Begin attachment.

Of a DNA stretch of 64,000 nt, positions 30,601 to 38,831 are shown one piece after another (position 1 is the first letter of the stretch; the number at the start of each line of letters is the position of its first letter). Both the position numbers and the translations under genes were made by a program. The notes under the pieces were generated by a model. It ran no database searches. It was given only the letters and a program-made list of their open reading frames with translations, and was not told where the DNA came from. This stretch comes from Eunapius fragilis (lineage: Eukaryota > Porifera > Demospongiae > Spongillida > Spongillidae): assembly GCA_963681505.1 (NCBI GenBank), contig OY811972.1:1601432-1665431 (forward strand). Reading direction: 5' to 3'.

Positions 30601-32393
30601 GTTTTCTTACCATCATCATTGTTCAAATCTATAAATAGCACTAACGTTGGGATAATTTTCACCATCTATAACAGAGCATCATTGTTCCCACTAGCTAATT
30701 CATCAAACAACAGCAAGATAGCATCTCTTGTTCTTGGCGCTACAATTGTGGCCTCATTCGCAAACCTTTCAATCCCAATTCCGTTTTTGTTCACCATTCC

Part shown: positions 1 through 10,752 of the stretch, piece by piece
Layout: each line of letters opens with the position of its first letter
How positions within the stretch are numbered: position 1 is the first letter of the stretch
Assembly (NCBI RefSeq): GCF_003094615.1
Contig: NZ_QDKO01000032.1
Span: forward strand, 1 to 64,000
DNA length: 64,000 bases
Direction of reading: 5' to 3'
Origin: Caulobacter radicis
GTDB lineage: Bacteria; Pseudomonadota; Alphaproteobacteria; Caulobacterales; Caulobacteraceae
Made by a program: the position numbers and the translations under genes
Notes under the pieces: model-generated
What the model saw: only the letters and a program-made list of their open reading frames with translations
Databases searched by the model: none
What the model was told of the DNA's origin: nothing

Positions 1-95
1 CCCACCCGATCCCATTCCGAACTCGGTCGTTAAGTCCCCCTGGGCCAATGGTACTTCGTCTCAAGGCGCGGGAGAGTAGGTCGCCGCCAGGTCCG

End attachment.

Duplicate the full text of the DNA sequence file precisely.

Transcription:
Of a DNA stretch of 64,000 nt, positions 30,601 to 38,831 are shown one piece after another (position 1 is the first letter of the stretch; the number at the start of each line of letters is the position of its first letter). Both the position numbers and the translations under genes were made by a program. The notes under the pieces were generated by a model. It ran no database searches. It was given only the letters and a program-made list of their open reading frames with translations, and was not told where the DNA came from. This stretch comes from Eunapius fragilis (lineage: Eukaryota > Porifera > Demospongiae > Spongillida > Spongillidae): assembly GCA_963681505.1 (NCBI GenBank), contig OY811972.1:1601432-1665431 (forward strand). Reading direction: 5' to 3'.

Positions 30601-32393
30601 GTTTTCTTACCATCATCATTGTTCAAATCTATAAATAGCACTAACGTTGGGATAATTTTCACCATCTATAACAGAGCATCATTGTTCCCACTAGCTAATT
30701 CATCAAACAACAGCAAGATAGCATCTCTTGTTCTTGGCGCTACAATTGTGGCCTCATTCGCAAACCTTTCAATCCCAATTCCGTTTTTGTTCACCATTCC

Part shown: positions 1 through 10,752 of the stretch, piece by piece
Layout: each line of letters opens with the position of its first letter
How positions within the stretch are numbered: position 1 is the first letter of the stretch
Assembly (NCBI RefSeq): GCF_003094615.1
Contig: NZ_QDKO01000032.1
Span: forward strand, 1 to 64,000
DNA length: 64,000 bases
Direction of reading: 5' to 3'
Origin: Caulobacter radicis
GTDB lineage: Bacteria; Pseudomonadota; Alphaproteobacteria; Caulobacterales; Caulobacteraceae
Made by a program: the position numbers and the translations under genes
Notes under the pieces: model-generated
What the model saw: only the letters and a program-made list of their open reading frames with translations
Databases searched by the model: none
What the model was told of the DNA's origin: nothing

Positions 1-95
1 CCCACCCGATCCCATTCCGAACTCGGTCGTTAAGTCCCCCTGGGCCAATGGTACTTCGTCTCAAGGCGCGGGAGAGTAGGTCGCCGCCAGGTCCG